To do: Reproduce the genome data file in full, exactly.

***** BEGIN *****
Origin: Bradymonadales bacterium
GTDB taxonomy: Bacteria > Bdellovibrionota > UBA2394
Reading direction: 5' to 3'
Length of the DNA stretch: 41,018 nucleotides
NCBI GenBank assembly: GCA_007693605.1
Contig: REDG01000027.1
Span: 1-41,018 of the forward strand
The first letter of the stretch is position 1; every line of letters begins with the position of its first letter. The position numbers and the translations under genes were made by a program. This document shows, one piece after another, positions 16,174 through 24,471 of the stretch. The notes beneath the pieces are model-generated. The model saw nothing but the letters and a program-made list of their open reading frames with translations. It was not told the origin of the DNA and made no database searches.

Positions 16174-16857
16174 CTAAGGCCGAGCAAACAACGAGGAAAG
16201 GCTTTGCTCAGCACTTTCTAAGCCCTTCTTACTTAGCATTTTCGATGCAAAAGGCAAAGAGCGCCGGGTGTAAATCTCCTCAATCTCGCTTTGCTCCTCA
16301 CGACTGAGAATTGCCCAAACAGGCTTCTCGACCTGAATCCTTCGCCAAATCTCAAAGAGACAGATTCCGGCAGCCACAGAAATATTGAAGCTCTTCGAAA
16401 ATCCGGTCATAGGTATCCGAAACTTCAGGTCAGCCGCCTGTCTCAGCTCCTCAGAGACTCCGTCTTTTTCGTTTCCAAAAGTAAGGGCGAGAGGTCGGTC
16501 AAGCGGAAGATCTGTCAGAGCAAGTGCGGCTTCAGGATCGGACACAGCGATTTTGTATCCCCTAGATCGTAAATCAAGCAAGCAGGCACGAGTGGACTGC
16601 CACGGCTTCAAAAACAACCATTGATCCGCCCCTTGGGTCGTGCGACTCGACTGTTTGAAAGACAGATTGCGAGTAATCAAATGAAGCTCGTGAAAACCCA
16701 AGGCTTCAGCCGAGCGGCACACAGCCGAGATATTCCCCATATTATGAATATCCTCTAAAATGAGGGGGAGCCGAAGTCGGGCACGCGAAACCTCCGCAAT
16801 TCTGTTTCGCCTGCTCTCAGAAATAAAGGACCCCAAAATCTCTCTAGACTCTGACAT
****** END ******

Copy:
Origin: Bradymonadales bacterium
GTDB taxonomy: Bacteria > Bdellovibrionota > UBA2394
Reading direction: 5' to 3'
Length of the DNA stretch: 41,018 nucleotides
NCBI GenBank assembly: GCA_007693605.1
Contig: REDG01000027.1
Span: 1-41,018 of the forward strand
The first letter of the stretch is position 1; every line of letters begins with the position of its first letter. The position numbers and the translations under genes were made by a program. This document shows, one piece after another, positions 16,174 through 24,471 of the stretch. The notes beneath the pieces are model-generated. The model saw nothing but the letters and a program-made list of their open reading frames with translations. It was not told the origin of the DNA and made no database searches.

Positions 16174-16857
16174 CTAAGGCCGAGCAAACAACGAGGAAAG
16201 GCTTTGCTCAGCACTTTCTAAGCCCTTCTTACTTAGCATTTTCGATGCAAAAGGCAAAGAGCGCCGGGTGTAAATCTCCTCAATCTCGCTTTGCTCCTCA
16301 CGACTGAGAATTGCCCAAACAGGCTTCTCGACCTGAATCCTTCGCCAAATCTCAAAGAGACAGATTCCGGCAGCCACAGAAATATTGAAGCTCTTCGAAA
16401 ATCCGGTCATAGGTATCCGAAACTTCAGGTCAGCCGCCTGTCTCAGCTCCTCAGAGACTCCGTCTTTTTCGTTTCCAAAAGTAAGGGCGAGAGGTCGGTC
16501 AAGCGGAAGATCTGTCAGAGCAAGTGCGGCTTCAGGATCGGACACAGCGATTTTGTATCCCCTAGATCGTAAATCAAGCAAGCAGGCACGAGTGGACTGC
16601 CACGGCTTCAAAAACAACCATTGATCCGCCCCTTGGGTCGTGCGACTCGACTGTTTGAAAGACAGATTGCGAGTAATCAAATGAAGCTCGTGAAAACCCA
16701 AGGCTTCAGCCGAGCGGCACACAGCCGAGATATTCCCCATATTATGAATATCCTCTAAAATGAGGGGGAGCCGAAGTCGGGCACGCGAAACCTCCGCAAT
16801 TCTGTTTCGCCTGCTCTCAGAAATAAAGGACCCCAAAATCTCTCTAGACTCTGACAT